Cotton Branch Farm is a sanctuary for abused, neglected, or abandoned animals that do not fall into the categories: cat or dog, or wildlife. Both of those groups of animals have existing organizations to help them. The group of animals we help are: horses, cows, pigs, goats, llamas, emus, chickens and ducks and geese. The purpose of the sanctuary is to rescue such animals, provide them with safe housing and medical care and then adopt them out to suitable homes if possible. We educate the public on ways to keep their animals in a safe, comfortable and healthy state.
Jan Alber-Senn -Founder & Director
"I remember knowing the names of all the birds at the feeder when I was 8. And I sure remember getting in trouble for cutting additional circles out of my Dad's swiss cheese to feed a field mouse that I'd seen in the garage! So for me it started early....the desire to help animals in trouble.
In 1989, when my son no longer needed me full time, 4 others and I started a wildlife rehabilitation group. This was in my home for several years; we gave up one room after another when each year more babies came in. The Carolina Wildlife Care Center was built in 1995, and I worked as its Director for 16 years. When I found a replacement for myself, a friend and I moved out to the country to start Cotton Branch Farm - I thought it would be like retiring! Well, so far that hasn't worked out! My goal is to rescue every animal in the world who has never experienced healthy food, fresh water, a friend in kind, or the love and respect of a human being. Every one....that's my goal."
Jason Ellisor - Director of Volunteer Engagement
"I organize activities at Cotton Branch Farm Animal Sanctuary. I am a member of several veg groups on meetup.com and have been vegan for nearly 11 years. I fairly recently found Cotton Branch Sanctuary and fell in love at first visit! I volunteer almost every weekend and supervise the volunteer days held every 2nd Saturday of each month. I feel that helping out at CB is a way to give back to the animals and become more active in my veganism. I look forward to networking with fellow vegetarians, vegans and animal rights activist to join us at Cotton Branch and support a very noble cause and beautiful place."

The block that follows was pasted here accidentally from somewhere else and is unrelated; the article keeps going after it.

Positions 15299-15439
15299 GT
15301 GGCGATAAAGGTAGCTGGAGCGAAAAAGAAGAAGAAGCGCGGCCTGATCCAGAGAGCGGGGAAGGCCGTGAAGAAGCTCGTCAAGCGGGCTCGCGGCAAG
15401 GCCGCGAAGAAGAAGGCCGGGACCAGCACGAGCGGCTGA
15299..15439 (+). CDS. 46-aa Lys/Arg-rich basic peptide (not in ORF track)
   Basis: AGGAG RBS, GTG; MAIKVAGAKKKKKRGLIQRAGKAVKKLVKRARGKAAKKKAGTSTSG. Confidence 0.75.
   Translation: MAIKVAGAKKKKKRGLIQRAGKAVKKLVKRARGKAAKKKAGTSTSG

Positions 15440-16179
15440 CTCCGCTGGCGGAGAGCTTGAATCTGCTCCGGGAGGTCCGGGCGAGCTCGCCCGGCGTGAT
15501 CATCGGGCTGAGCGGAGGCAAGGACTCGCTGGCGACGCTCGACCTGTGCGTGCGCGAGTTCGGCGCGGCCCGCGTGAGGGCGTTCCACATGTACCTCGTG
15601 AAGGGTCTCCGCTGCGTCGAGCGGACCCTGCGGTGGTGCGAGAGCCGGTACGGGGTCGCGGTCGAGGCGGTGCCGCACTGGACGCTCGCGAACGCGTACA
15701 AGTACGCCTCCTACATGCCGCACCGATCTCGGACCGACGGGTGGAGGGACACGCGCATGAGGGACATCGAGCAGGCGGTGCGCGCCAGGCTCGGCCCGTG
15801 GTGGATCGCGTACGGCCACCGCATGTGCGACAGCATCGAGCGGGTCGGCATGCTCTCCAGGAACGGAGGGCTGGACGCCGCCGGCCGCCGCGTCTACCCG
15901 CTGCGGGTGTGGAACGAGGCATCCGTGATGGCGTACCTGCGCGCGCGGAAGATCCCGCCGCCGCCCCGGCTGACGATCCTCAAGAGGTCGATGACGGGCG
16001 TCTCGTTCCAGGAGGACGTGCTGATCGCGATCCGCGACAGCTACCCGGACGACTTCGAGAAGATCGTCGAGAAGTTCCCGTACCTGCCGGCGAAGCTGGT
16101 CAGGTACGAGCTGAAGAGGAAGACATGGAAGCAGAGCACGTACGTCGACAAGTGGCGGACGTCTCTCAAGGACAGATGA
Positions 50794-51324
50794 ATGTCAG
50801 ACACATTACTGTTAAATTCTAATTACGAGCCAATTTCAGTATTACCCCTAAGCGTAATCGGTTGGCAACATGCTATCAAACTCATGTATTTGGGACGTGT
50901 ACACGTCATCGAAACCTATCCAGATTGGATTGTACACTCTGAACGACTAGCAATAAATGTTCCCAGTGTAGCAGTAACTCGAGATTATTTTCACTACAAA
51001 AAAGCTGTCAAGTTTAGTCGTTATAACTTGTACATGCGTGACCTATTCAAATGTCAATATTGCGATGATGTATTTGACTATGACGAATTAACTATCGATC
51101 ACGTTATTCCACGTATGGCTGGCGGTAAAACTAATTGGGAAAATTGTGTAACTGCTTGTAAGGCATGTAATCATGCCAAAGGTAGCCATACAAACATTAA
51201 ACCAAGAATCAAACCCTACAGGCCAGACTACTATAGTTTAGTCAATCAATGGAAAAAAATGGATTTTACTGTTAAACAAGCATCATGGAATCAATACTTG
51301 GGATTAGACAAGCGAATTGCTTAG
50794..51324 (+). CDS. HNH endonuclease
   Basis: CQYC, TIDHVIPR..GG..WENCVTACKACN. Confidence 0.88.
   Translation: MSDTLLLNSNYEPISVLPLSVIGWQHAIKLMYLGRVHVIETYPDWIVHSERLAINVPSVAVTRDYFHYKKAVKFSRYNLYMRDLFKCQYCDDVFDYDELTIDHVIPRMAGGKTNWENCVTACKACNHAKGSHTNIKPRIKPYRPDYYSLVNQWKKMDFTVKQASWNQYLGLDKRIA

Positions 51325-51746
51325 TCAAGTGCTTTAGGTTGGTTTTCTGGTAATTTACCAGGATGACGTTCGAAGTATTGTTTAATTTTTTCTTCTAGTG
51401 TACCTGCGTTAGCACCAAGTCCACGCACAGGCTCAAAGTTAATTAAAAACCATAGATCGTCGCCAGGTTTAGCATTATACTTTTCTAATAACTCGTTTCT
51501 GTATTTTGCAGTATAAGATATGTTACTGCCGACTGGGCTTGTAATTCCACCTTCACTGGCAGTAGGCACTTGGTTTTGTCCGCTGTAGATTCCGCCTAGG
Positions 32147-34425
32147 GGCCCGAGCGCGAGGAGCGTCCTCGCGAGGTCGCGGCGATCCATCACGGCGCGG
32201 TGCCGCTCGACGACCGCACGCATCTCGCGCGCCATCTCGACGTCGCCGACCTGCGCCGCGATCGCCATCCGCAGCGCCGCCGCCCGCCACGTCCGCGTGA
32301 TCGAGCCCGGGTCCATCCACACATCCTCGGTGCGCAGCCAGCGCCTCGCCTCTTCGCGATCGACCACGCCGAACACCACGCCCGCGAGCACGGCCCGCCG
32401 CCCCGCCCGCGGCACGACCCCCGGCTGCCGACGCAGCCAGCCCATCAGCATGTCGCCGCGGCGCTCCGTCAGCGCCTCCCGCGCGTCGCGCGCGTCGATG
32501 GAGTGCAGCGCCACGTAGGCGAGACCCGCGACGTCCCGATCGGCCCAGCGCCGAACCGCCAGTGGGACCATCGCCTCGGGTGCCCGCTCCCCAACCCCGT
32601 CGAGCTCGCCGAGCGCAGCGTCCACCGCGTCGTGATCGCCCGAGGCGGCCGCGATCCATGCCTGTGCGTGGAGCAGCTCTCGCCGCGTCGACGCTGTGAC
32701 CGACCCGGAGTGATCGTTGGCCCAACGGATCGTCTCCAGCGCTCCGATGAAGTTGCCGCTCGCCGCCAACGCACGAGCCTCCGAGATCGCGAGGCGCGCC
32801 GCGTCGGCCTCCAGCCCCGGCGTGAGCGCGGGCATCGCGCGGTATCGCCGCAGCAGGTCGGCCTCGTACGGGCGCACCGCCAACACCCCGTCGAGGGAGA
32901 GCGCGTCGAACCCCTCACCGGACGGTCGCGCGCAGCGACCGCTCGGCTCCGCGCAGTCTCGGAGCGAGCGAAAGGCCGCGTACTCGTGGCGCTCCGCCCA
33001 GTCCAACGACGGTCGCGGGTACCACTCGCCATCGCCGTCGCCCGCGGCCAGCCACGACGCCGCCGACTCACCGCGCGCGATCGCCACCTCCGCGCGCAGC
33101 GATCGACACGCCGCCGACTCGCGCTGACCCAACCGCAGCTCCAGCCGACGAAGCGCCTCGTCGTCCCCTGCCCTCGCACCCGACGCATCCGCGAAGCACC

Josh Costner - Director of Acceptance & Re-homing
"I grew up near Savannah, GA surrounded by many animals--dogs, cats, chickens, goats, horses, ponies, ducks, cows, and bunnies--and I obtained a great respect and love for all of them. I have rescued cats, dogs, bunnies, and birds for years; and finally we adopted our amazing pot belly pig, Oliver, 3 years ago. Shortly thereafter, we rescued our second piggy, Winston! They changed our lives forever! This winter we added Samson to our family; he had been neglected and abused. He has been such a labor of love, but we have seen progress!
I found out about Cotton Branch Farm Animal Sanctuary when Jan, the director of the sanctuary, offered to take in an abandoned pig languishing away in a dog kennel at a near-by animal control shelter. As the parent, at the time, of 2 pot belly pigs, a friend had alerted me of this poor abandoned piggy. I reached out to rescues and animal lovers through social media; Jan saw the cry for help and immediately offered to take this lonely soul in. Louise, the pig in animal control, changed my life and introduced me to Jan and all the wonderful animals of Cotton Branch.
As Director of Adoption and Re-Homing at Cotton Branch, I am thrilled to help with facilitating adoptions, rescues, transports, and re-homing! Feel free to contact me with any questions you may have about volunteering for transport and/or fostering, or if you know of a farm animal in need of rescue!"
Rosemary Thompson - Director of Events
Evan Costner - Director of Development
Stacy Shepanek - Volunteer Coordinator (Charleston, S.C.)
I feel so lucky to have connected with Jan when I first moved to Charleston in 2013. As soon as I discovered them, I immediately organized a volunteer day, and we have been coming regularly ever since! I’m thrilled to have such an amazing sanctuary nearby. One of my favorite things is watching people experience the animals for the first time. They are always touched by them, and are often surprised when they bond with animals they never expected to. Farm sanctuaries are such important places. Apart from being a safe haven for the animals, they are a place for animal lovers and activists to recharge. They give us so much, and I’m honored to be able to give back.